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Study of Markers of Cosmic Radiation Exposure and Effect Among Flight Crews

35 Years
54 Years
Not Enrolling
Chromosomal Aberrations, Cosmic Radiation

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Trial Information

Study of Markers of Cosmic Radiation Exposure and Effect Among Flight Crews

Ionizing radiation efficiently induces chromosomal aberrations (CA) and several studies of
CA have now been conducted among small groups of flight crews. However, most of the studies
only evaluated the unstable aberrations that reflect recent exposures, but not long-term
cumulative cosmic radiation exposure. Chromosome painting by fluorescence in situ
hybridization (FISH) is a widely used and established cytogenetic method for detecting
stable aberrations such as translocations. Thus, FISH can be used for estimating
chromosomal damage from cumulative radiation exposure. No large studies of flight crews
utilizing FISH have been conducted to date.

In collaboration with the National Institute for Occupational Safety and Health (NIOSH), we
proposed a study to measure CA using FISH in a group of pilots estimated to have high comic
radiation exposure based on flight histories, i.e., those with long duration flying
international routes, and a comparison group of university faculty with minimal flying
history. These measurements will be used to determine if pilots have elevated frequencies
of CA (specifically stable translocations) as compared with the university faculty. In
addition, the frequencies of CA will be examined in relation to the cumulative cosmic
radiation dose to determine if there is a dose-response relationship. Individual cumulative
doses will be calculated from pilot flight histories using a computer program developed by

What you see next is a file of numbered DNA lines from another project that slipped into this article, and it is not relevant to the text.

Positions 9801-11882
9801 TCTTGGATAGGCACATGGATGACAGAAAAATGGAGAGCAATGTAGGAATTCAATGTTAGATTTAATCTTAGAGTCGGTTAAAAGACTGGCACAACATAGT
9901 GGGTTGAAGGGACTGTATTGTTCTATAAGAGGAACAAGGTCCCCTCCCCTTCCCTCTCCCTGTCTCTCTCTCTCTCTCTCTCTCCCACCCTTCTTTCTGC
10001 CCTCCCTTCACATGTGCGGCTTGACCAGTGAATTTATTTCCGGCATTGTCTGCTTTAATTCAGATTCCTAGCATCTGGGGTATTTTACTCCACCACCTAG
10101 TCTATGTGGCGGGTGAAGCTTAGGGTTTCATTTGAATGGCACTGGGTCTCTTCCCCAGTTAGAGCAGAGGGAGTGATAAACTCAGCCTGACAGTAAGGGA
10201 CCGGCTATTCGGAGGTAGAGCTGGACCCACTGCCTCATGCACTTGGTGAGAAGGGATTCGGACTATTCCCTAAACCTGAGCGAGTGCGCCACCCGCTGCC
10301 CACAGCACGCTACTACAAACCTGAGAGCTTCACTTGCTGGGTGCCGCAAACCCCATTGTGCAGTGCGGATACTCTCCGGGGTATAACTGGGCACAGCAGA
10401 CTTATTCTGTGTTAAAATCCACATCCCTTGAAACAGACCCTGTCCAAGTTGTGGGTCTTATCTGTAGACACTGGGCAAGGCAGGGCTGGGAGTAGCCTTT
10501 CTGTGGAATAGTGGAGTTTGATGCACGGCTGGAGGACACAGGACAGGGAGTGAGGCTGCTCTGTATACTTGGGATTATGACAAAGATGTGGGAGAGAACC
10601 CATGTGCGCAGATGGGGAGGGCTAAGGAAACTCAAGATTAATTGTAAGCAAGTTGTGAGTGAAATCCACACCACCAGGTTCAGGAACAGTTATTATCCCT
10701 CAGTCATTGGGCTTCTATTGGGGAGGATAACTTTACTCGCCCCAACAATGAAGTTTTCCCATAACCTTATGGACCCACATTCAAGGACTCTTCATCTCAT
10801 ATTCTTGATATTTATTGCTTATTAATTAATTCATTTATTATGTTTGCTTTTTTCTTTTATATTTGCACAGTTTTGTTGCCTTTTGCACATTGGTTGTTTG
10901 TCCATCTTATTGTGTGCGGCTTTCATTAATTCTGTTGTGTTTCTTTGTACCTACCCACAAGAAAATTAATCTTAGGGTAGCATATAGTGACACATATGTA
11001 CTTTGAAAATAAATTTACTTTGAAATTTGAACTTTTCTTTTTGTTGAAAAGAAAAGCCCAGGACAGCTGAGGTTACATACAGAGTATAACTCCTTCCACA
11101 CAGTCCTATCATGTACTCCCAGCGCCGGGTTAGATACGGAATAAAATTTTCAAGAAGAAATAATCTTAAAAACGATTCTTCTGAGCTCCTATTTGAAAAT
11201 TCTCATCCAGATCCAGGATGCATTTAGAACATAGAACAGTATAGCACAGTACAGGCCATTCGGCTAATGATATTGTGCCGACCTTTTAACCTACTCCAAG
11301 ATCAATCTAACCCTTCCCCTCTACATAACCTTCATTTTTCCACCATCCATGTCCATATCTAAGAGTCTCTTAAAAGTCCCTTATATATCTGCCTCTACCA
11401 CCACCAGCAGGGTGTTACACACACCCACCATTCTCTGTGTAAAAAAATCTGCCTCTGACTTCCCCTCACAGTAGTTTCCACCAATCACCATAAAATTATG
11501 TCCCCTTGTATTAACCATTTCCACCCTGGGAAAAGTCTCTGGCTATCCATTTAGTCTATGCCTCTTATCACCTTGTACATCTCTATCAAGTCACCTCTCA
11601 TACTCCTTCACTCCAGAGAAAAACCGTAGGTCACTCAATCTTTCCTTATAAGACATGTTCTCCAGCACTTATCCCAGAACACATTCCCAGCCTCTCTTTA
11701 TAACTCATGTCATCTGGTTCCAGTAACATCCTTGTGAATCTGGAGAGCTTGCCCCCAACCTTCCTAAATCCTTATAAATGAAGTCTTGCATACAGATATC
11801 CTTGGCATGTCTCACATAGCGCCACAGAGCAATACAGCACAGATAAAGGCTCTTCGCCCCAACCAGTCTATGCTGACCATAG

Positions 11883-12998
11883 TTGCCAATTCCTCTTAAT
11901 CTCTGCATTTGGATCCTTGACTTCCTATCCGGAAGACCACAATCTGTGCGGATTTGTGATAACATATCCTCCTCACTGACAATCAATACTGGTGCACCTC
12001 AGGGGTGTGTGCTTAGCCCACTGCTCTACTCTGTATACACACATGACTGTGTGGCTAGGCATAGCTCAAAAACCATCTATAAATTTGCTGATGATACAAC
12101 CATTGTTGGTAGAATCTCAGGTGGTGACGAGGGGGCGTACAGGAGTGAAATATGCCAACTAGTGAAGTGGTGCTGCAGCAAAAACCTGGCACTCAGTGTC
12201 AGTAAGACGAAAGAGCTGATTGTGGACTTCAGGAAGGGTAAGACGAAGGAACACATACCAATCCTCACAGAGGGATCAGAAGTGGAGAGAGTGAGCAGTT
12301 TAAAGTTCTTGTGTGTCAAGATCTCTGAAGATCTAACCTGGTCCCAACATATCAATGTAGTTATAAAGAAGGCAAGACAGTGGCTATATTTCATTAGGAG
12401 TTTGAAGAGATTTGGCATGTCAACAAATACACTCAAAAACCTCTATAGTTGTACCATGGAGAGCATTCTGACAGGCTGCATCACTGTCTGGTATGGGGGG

the FAA which estimates cosmic radiation does by accounting for changes in altitude and
latitude, and the 11-year solar cycle at the time of the flight. We will collect
information on age, lifestyle factors, diet, health history, family cancer history, and
medical radiation exposures from a self-administered study and dietary questionnaire. These
factors may affect the CA frequency and so we plan to adjust for them in the statistical

Pilots were identified based on the Allied Pilots Association roster and faculty from a
commercial company that maintains a database of university faculty, including those in the
Chicago area. Potential participants will be notified of the study by mail and
recruited/screened for eligibility over the telephone. We compensated participants $100 for
their time and inconvenience. Two field stations were arranged at the O'Hare UIC medical
clinic for pilots and at the UIC Health Services clinic (on campus) for the faculty, where
interviews were conducted and a peripheral blood sample collected. Participants will be
notified of the overall study results and may request their personal CA results at the end
of the study. Participants may also choose to have additional blood drawn, however this
blood sample will be anonymized so that it cannot be linked back to the participant.
Genotypic variants in DNA repair (and possibly other) genes will be evaluated for an effect
on CA frequency.

Inclusion Criteria



Subjects will be Chicago based pilots who fly international flights out of Chicago.

Subjects must have worked at least 10 years as an international pilot.


Subjects must be currently employed as university faculty from the Chicago area.

Pilots and External Comparison Group Subjects:

Age 35-54.

Non-Smoker (less than 100 lifetime cigarettes).




No personal history of cancer.

No history of chemotherapy.

No history of major diagnostic radiation therapy (e.g., radio-imaging that exposed the
large bones or lymph nodes except for routine medical and dental x-rays).

No family history of hereditary diseases (ataxia telangiectasia, Fanconi's anemia, Bloom's
syndrome, and xeroderma pigmentosum).


Must not have a history of excessive past air travel (defined as no more than an average
of one international flight/year and one domestic flight/month).

No history of major illnesses, such as heart disease and diabetes.

Must not have been employed in a clinical or laboratory area that involves exposure to
radiation and chemotherapeutic drugs.

Type of Study:


Study Design:


Principal Investigator

Alice Sigurdson, M.D.

Investigator Role:

Principal Investigator

Investigator Affiliation:

National Cancer Institute (NCI)


United States: Federal Government

Study ID:




Start Date:

November 2001

Completion Date:

Related Keywords:

  • Chromosomal Aberrations
  • Cosmic Radiation
  • Cancer
  • FISH
  • Airlines
  • Occupational Exposure
  • Chromosomal Aberrations
  • Flight Crew
  • Cosmic Radiation
  • Chromosome Aberrations
  • Chromosome Disorders



National Institute for Occupational Safety and HealthMorgantown, West Virginia  26505-2888